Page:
Innocent people have been murdered by the state. As long as we continue to strap inmates down and inject poison into their veins we will run the risk of another innocent man being killed. Is that a chance you feel comfortable taking?
I have no use for religion. I think it’s nothing but a tool of oppression. But I’m not arrogant enough to say that I know who should live and who should die.
…Just prior to [Ohio Gov. John Kasich] announcing [a] temporary moratorium [on executions in 2015], Ohio lawmakers attempted to improve the reputation of its capital punishment system with bizarre new laws passed in a lame-duck session. The controversial rules increased secrecy by shielding the identities of drugmakers and suppliers for lethal injections, and they immunized error by providing anonymity for anyone who participates in the process as well as the state execution team. The effect, as the Washington Post editorialized, was “to impose a gag order on potentially adverse reports that could inform the public debate over capital punishment.”
But while Ohio officials eventually came to realize that the problems with their lethal injection protocol couldn’t be wholly fixed by shrouding executions in ever more secrecy, Virginia lawmakers have arrived at the opposite conclusion. Last week they proposed legislation that would make it easier to obtain lethal injection drugs and that would also create an almost impermeable layer of secrecy around the execution process. The new law would make it significantly harder for the press and the public to know what was happening in the execution chamber. This is, of course, the same Virginia Legislature that flirted last year with reinstating the electric chair if lethal injection drug supplies dried up. (That effort failed.) The effect of this new proposed legislation would be less scrutiny of a process that the rest of the nation, including the highest court in the land, views with ever more skepticism.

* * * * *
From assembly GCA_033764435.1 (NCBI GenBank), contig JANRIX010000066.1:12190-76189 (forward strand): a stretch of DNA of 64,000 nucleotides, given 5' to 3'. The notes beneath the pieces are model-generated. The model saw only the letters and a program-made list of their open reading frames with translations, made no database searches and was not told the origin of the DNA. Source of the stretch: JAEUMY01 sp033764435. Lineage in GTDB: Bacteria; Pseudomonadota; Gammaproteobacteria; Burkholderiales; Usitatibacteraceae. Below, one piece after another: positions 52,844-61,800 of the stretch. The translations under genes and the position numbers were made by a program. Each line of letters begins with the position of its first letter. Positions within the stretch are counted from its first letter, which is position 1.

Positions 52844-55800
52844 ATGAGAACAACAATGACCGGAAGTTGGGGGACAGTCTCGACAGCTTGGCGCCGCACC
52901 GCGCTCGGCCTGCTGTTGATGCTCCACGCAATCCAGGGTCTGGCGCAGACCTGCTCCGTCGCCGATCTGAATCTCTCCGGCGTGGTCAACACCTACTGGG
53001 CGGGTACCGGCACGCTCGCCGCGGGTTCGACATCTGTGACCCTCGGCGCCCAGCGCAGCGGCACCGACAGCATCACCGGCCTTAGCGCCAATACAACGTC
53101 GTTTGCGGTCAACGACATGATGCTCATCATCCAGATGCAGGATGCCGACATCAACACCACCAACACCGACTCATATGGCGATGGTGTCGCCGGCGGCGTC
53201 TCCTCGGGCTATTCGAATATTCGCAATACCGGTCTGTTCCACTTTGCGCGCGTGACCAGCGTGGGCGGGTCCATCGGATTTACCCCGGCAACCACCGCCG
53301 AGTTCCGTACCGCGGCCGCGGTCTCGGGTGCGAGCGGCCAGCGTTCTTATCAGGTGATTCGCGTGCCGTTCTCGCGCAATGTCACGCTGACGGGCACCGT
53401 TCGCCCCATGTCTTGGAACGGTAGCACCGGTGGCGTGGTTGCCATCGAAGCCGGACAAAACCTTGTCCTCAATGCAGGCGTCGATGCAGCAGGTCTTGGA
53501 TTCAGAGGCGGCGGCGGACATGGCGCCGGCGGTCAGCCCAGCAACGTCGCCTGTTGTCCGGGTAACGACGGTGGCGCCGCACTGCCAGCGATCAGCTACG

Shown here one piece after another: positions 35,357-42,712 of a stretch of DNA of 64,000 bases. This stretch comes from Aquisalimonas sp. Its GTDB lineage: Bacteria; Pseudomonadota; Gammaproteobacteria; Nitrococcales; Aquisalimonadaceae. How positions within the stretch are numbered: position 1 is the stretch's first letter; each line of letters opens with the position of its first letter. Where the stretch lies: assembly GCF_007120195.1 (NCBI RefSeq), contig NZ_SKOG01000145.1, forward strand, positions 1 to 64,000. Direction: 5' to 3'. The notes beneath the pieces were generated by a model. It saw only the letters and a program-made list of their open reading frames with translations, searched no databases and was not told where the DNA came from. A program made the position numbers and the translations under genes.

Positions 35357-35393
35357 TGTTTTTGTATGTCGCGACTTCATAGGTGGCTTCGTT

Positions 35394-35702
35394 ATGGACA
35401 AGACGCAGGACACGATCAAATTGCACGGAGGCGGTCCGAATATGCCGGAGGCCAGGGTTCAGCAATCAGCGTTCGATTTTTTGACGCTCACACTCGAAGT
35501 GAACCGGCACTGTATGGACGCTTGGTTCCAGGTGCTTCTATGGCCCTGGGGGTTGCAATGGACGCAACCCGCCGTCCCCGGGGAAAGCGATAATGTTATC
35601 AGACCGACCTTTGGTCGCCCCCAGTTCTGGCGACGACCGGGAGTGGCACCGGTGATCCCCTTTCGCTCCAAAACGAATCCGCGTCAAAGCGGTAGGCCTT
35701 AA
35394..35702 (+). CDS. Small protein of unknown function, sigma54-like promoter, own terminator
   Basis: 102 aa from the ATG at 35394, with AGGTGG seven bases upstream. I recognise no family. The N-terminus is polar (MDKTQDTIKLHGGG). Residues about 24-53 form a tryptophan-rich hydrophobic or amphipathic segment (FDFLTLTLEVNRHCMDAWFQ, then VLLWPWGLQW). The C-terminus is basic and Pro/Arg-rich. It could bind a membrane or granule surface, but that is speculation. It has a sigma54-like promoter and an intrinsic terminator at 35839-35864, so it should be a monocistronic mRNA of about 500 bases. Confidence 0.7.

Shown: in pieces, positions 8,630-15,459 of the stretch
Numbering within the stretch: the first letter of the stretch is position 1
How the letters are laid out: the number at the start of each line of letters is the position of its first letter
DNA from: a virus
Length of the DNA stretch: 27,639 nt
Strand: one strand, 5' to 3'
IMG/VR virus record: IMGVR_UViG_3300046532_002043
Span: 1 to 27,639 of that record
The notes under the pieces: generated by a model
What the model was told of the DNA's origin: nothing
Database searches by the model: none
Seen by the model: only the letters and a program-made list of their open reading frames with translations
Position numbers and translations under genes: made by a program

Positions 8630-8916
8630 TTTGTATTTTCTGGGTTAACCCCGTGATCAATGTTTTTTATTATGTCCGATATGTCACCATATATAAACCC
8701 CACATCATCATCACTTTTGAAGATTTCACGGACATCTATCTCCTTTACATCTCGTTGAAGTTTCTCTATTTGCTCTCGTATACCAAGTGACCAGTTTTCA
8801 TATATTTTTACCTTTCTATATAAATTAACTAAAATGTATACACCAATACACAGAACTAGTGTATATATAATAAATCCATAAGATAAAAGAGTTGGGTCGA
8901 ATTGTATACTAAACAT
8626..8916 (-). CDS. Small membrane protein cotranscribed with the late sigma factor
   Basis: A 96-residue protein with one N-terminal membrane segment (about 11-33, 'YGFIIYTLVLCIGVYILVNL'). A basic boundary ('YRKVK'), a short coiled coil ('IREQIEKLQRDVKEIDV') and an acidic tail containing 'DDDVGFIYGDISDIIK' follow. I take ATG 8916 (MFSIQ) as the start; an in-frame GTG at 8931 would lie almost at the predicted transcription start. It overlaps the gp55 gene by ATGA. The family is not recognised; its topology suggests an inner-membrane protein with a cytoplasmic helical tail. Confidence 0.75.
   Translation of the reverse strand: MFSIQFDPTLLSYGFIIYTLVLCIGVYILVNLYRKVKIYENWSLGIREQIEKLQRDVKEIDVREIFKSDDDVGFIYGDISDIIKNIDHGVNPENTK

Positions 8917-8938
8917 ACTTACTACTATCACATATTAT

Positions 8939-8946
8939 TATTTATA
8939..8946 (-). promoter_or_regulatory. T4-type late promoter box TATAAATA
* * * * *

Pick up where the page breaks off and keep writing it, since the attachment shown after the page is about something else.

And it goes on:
Reassuring to see that public discourse over botched executions and the reliability of drugs has encouraged states to disclose their drug cocktails.
“Longer sentences and anti-drug policies are often blamed for the graying of the prison population.
New research provides another explanation, the Wall Street Journal (sub. req.) reports in a story noted by the newspaper’s Law Blog. These studies say prisons house more older offenders because more people are entering or re-entering prison at older ages.
According to the Bureau of Justice Statistics, the proportion of U.S. inmates who are at least 54 years old rose from 3 percent to more than 8 percent from the year 1991 to 2011. The increases make a financial difference given additional costs needed to provide medical care for older prisoners.”
“PTSD is a severe mental disorder that can affect intellectual and adaptive functioning, trigger flashbacks to traumatic events, and impair one’s judgment. As its name implies, it can develop after exposure to a life-threatening event….
Despite the stigma attached to PTSD, the Department of Veterans Affairs emphasizes that most veterans suffering from the condition are not violent….“It’s extremely important that we recognize that the majority of people with PTSD don’t engage in criminal and violent actions[, said Paula Schnurr, executive director of the VA’s National Center for PTSD].”
…Some legal scholars and mental health experts suggest the criminal justice system should treat convicted veterans suffering from war trauma differently than other criminals. In a 2009 Fordham Law Review article, Anthony Giardino, an attorney and former Marine, argued that veterans suffering from service-related PTSD and traumatic brain injuries should receive a categorical exemption from the death penalty. “If the death penalty is truly only for the worst offenders, justice requires that combat veterans suffering at the time of their offenses from service-related PTSD or TBI [traumatic brain injuries] not be executed or sentenced to death,” he wrote….
Giardino isn’t alone in making this argument. Mental-health experts Hal S. Wortzel and David B. Arciniegas made a similar case for exempting veterans affected by war trauma from the death penalty. Military training and combat, combined with traumatic experiences, may have an impact on aggression and behavioral control, the authors said in a 2010 article….
It’s difficult for the legal system to truly grasp what veterans with PTSD have experienced. This lack of empathy is a key obstacle to change…. Until society realizes how combat can change service members, the fate of capital defendants with combat PTSD will remain an open question.”